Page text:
Mr. Vorys asked as to plans for secrecy. The President said we would try to adhere to any agreement reached on this, but would not remain quiet if others violated it. The Secretary will send reports back to the Congress. Secretary Dulles said he had reached agreement with Molotov not to turn the conference into a propaganda effort. There will be background briefings and the plan for the press contemplates several types of situations.

Senator Clements asked if the greatest area of disagreement would not be over Asia. Secretary Dulles said this meeting is not being called to discuss the Asian question because interested countries will be absent. No doubt the Soviets will raise the matter, but we would not agree to a general discussion. The President said we will not talk while countries concerned are not there. The Secretary said we might agree to discuss specific concrete issues with Red China but we will not be agreeable to a general conference with them sitting in as a great power having interests of general scope. The Secretary mentioned with respect to Indo-China that the Geneva accords are not working well, because of inherent defects. Molotov and Eden may raise this matter since they were co-chairmen at Geneva, and it may be a side issue in the conference. (Senator Smith also asked a question on this—if we exclude the question of Asia, won’t that put the United States in an untenable position?)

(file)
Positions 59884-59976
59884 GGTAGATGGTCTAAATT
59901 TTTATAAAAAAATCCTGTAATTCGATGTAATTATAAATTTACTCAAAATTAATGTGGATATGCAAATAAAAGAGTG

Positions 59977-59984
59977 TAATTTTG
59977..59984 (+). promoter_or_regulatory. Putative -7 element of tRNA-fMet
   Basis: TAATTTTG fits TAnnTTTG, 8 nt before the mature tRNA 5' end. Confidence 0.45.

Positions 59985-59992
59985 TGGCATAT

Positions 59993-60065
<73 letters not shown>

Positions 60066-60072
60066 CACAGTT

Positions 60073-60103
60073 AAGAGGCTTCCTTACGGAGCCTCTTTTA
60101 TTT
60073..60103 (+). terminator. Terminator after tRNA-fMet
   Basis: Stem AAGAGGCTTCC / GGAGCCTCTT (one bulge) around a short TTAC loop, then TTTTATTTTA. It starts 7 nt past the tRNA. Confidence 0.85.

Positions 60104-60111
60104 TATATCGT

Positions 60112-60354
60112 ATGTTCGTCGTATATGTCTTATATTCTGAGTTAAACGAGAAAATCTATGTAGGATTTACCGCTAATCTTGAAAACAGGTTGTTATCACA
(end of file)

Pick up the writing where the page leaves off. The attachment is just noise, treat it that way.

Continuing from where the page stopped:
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In response to a question, Secretary Dulles said that efforts are continuing to get our flyers out of China. There is some possibility that Menon3 may have suggested letting out a few at a time.

Mr. Gordon asked whether we would urge free elections for countries behind the iron curtain, i.e., elections under international supervision and the Secretary said that we would.

Colonel, CE, US Army
  1. Source: Eisenhower Library, Whitman File. Secret. Drafted on July 13 by Goodpaster.
  2. For documentation on the discussion of this idea during Churchill’s visit to Washington, June 25–29, 1954, see Foreign Relations, 1952–1954, vol. vi, Part 1, pp. 1075 ff.
  3. V.K. Krishna Menon, Member of the Indian Parliament and personal envoy of Prime Minister Nehru, visited Peking in May 1955.